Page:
FOR A ABOUT a dozen years, the combo toy-and-clothing shop Yikes!/Picante occupied the big corner storefront at Congress Street and Fifth Avenue, its glass windows filled with cheap but clever playthings, handmade duds and ethnic arts.
It was just the kind of artsy retail that helped make the Arts District distinctive. So when owner Hazel Rugg decamped up Broadway Boulevard last winter, the building's glaring emptiness was like a wound, a visual reproach to a downtown struggling to turn around. But things are looking up. Since October 1, the space has been occupied again, by a brand-new gallery, and the artists in its premiere show are no slackers.
Consider Lenore Towney, an elder stateswoman of American art, a pioneer in making sculptures out of fiber, who currently has four elegant collages on the wall, beautifully composed small-scale works that combine watercolor, old illustrations and fragments of texts. Chicago painter Ben Mahmoud is exhibiting a hyper-realist acrylic painting, depicting an apple so true to life that a baby riding by in a backpack one recent afternoon reached out to grab it. Singer Buffy Sainte-Marie has covered a whole wall with three giant digitalized photos, combining Native American themes -- one has a row of teepees in a neon Western landscape -- with the latest in art technology.
In fact, 43 artists from around the country are showing at the Gallery of Contemporary and Indigenous Art, Gocaia for short. Downtown's latest arts space is the brainchild of Moira Marti Geoffrion, a sculptor, UA art prof and former head of the art department. Seated in a chair in the freshly painted space, the broad windows flooding her cheerful face with light, Geoffrion explains that the new gallery's mission is twofold:
"To bring more quality art into town and to bring art that people might not otherwise see," she says. "And to help revitalize downtown and to get people who don't usually come down here."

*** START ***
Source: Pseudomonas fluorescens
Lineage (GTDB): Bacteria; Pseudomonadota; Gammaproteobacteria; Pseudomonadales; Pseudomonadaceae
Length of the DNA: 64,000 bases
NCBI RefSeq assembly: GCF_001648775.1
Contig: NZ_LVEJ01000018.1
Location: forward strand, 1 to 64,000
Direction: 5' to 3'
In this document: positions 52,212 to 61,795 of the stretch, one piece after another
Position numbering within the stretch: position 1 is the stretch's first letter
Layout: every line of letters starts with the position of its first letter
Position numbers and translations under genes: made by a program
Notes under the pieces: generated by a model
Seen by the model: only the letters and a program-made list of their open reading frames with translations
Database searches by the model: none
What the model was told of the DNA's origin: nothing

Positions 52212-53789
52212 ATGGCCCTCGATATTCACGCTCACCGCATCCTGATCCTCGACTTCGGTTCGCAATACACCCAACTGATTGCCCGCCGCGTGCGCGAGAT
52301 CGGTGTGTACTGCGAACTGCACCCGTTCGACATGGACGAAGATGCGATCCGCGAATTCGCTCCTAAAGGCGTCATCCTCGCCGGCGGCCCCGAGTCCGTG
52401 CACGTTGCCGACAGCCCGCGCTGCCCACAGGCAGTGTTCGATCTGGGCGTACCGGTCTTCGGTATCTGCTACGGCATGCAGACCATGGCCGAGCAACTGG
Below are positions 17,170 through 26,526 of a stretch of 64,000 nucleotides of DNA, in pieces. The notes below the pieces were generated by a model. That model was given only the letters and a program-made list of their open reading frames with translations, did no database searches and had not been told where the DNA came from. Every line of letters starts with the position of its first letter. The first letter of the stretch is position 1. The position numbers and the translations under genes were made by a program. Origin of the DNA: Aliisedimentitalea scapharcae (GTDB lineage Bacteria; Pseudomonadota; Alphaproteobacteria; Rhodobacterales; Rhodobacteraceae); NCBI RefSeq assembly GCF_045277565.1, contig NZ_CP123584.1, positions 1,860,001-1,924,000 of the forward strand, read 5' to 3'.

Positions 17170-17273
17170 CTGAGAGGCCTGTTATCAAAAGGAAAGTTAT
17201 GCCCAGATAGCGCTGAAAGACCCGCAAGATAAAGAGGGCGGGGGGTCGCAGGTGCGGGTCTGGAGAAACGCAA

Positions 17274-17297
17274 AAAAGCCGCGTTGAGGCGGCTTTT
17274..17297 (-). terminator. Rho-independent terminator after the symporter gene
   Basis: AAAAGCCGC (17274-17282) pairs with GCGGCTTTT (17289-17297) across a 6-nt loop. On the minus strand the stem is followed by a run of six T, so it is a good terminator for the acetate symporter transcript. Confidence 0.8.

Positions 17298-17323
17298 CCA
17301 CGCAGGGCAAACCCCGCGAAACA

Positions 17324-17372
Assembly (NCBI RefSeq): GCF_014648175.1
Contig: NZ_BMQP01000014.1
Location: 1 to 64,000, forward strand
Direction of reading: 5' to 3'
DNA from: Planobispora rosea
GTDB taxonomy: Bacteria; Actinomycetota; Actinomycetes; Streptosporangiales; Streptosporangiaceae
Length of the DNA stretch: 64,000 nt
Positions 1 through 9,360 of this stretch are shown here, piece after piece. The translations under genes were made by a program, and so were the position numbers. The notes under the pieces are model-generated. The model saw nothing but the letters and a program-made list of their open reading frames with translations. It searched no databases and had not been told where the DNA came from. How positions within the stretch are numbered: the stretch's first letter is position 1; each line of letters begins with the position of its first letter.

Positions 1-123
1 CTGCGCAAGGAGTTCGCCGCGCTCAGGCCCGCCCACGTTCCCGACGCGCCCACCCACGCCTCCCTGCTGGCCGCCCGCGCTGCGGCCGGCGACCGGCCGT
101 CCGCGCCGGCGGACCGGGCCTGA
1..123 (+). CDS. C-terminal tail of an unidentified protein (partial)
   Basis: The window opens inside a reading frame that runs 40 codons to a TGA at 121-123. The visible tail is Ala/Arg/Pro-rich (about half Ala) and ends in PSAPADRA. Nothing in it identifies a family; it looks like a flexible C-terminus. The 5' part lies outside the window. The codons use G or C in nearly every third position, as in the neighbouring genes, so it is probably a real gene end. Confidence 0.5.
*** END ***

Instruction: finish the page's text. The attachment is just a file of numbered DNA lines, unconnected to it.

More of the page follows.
Geoffrion explains that the building's new owner, Mick Williams, wanted something arts-related, and his inquiries among local artists led him to her.
"People said to him, 'Call Moira.' "
He did, and she was game. Geoffrion was an old hand in the gallery biz, having served last year as president of Central Arts Collective, a gallery for local emerging artists, and for a half-dozen years in the 1980s as director of Isis, an Indiana gallery. And she'd often organized shows at the UA and written essays for catalogs.
"I met with Mick and told him I thought I could make something happen here."
Geoffrion quickly got on the phone with her art contacts in Tucson and around the country, and invited slides for a premiere show that would be a broad sampling of current art trends. True to the gallery's title, the first exhibition is strong on Native American artists who work in contemporary styles. One of its more interesting newcomers is Melanie Yazzie, a Navajo printmaker who recently joined the UA faculty. Yazzie does unabashedly political work examining the gap between Indian stereotypes and Indian reality. "She Keeps Silent," a mixed-media work, features a young Navajo woman wrapped in a shawl. Floating around her are a mix of offensive Little Indian cartoons and geometric Navajo designs, but she's unable to comment on them: a red X has been painted across her mouth.